Join us for our weekly worship services:

Sundays Sung Mass with Sermon 10:30 am

Next service:

Seventh after Pentecost, 27 July, 10:30am
Gen 29:15-28; Ps 105:1-11,45c; Rom 8:26-39; Mt 13:31-33,44-52

Tuesdays Meditation and Bible Study 7:30 pm

Wednesdays Said Mass 12 noon

Saturdays Bread and Honey, Bellevue Square Park 7:00 pm











Thursday after Pentecost 6Today is Thursday, Jul 24, 2014 · Thursday after Pentecost 6

Welcome to St. Stephen's

Maggie Helwig We are an inclusive and affirming Anglican community in the heart of the city, where we strive to live out God’s mission of compassion and justice for all people, and for all of creation.

We are committed to being a community of solidarity with those who have been pushed to the margins of our society, and to the task of building a better world.

We support and engage with the arts — music, literature, theatre, the visual arts — and welcome collaboration with working artists.

We encourage questioning, dialogue, exploration and doubt. We know that the mystery of God is too great for any of us to understand fully, but together, through worship, work and community, we can continue to grow, to learn, and to move deeper into our shared life in God’s love.

Please join us for one of our worship services or community activities! We look forward to meeting you.

— Mtr. Maggie Helwig




Update, 24 January: During the week of 12 January, the sculpture began to fracture as a result of the cold weather. As it is a fibreglass cast, the damage cannot be repaired, so it has now been removed from view. We’ve been actively fundraising for a permanent (and weather-proof) bronze cast; see this page for details on how you can donate.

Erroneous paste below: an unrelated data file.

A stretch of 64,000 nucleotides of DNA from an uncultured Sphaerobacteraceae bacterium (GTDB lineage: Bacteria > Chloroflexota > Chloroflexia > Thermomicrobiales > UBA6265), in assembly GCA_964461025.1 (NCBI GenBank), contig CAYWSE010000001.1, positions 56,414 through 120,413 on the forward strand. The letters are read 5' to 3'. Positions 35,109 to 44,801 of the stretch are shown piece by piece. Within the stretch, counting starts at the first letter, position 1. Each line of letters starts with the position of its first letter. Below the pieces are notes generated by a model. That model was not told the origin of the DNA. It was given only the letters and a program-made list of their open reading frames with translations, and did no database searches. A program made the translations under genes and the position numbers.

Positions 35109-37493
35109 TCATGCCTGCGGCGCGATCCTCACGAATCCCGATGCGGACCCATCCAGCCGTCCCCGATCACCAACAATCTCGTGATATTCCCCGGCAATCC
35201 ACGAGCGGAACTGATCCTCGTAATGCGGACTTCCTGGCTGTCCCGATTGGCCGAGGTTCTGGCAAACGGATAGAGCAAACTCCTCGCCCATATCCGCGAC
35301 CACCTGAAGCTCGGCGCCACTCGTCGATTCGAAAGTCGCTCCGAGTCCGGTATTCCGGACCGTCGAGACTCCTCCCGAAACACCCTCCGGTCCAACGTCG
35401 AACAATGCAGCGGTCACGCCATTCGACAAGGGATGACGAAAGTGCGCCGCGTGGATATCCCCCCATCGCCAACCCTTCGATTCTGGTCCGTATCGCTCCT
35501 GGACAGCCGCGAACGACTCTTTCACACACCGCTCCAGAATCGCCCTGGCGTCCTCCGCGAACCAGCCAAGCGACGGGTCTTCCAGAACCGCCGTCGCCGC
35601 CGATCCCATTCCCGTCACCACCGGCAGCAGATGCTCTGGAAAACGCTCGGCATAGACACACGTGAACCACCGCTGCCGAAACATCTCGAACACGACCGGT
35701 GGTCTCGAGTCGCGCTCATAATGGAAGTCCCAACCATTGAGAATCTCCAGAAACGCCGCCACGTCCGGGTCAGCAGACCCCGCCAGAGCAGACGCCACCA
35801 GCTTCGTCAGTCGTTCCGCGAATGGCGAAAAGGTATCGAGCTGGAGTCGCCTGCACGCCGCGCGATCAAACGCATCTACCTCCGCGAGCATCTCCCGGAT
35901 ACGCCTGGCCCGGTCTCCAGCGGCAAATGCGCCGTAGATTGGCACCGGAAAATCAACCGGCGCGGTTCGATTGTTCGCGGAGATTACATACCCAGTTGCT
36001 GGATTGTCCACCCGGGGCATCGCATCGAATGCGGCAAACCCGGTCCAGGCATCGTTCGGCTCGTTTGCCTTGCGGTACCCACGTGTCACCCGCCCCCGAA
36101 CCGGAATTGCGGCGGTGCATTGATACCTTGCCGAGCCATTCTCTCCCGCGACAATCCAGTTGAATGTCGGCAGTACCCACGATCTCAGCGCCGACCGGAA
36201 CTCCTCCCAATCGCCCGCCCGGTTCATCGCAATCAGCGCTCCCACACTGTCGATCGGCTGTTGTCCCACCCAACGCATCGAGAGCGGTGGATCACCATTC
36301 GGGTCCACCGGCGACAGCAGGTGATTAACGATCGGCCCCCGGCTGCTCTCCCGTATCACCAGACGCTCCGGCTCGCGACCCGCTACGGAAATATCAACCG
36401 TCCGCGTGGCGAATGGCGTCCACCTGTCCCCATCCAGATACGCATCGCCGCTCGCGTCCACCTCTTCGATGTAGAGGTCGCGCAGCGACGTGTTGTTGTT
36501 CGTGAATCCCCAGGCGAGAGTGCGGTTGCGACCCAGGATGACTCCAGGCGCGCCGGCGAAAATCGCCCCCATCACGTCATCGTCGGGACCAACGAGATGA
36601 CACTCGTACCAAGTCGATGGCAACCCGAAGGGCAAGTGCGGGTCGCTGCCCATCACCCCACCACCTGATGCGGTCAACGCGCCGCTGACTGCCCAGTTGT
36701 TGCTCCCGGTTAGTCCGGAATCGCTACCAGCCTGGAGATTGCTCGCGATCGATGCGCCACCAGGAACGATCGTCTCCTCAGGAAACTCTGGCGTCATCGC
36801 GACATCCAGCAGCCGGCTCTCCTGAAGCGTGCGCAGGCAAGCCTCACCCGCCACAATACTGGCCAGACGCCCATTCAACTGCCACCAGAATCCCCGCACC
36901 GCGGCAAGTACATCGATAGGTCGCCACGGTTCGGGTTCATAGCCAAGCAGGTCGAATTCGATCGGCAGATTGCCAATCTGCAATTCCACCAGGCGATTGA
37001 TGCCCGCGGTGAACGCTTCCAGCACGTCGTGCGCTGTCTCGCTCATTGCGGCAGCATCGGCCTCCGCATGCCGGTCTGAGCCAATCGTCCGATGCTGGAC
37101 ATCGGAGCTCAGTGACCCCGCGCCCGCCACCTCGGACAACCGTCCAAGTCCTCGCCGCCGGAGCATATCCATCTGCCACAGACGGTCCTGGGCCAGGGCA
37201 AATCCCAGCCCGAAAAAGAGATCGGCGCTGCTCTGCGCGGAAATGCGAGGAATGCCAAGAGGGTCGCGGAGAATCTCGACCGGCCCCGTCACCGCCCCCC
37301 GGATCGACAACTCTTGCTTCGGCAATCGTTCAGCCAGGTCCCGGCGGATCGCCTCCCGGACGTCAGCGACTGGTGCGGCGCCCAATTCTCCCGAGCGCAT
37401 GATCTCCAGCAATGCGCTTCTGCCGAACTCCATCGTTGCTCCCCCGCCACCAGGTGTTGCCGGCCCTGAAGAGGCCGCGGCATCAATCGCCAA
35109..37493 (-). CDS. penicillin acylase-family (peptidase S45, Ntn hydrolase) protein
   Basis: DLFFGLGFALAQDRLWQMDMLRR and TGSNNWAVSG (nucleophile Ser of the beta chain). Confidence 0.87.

The sculpture was loaned to St Stephen’s by the artist, Timothy Schmalz, during September 2013’s Faith, Art, and Activism festival, and until this most recent mishap, could be seen just off the sidewalk at the north-west corner of the church.

According to a recent city survey, more than 5,000 people are homeless in Toronto, including an increasing number of seniors. Some spend the night in shelters, others in parks and ravines, or on street corners. Some, especially those who sleep outdoors, rely on panhandling for their basic needs.

The panhandler depicted by this fibreglass cast is a silent, huddled figure, a person whom crowds walk by and ignore But if you look carefully at his hands, you will see the stigmata, the wounds of Christ.

This sculpture asks us to look again, and to look carefully, and to see that the person before us is, indeed, the presence of Christ for us in this moment. Christ comes to us in the hungry, the needy, the marginalized and lonely, and demands our response.

“Those who do not love a brother or sister whom they have seen, cannot love God whom they have not seen. The commandment we have from him is this: those who love God must love their brothers and sisters also.” (from the First Letter of John)





Panoramic view of St Stephen's

The photographer Alexander Pomnikow has created a stunning panoramic image of the interior of St Stephen’s. You can see the full 360 degree image here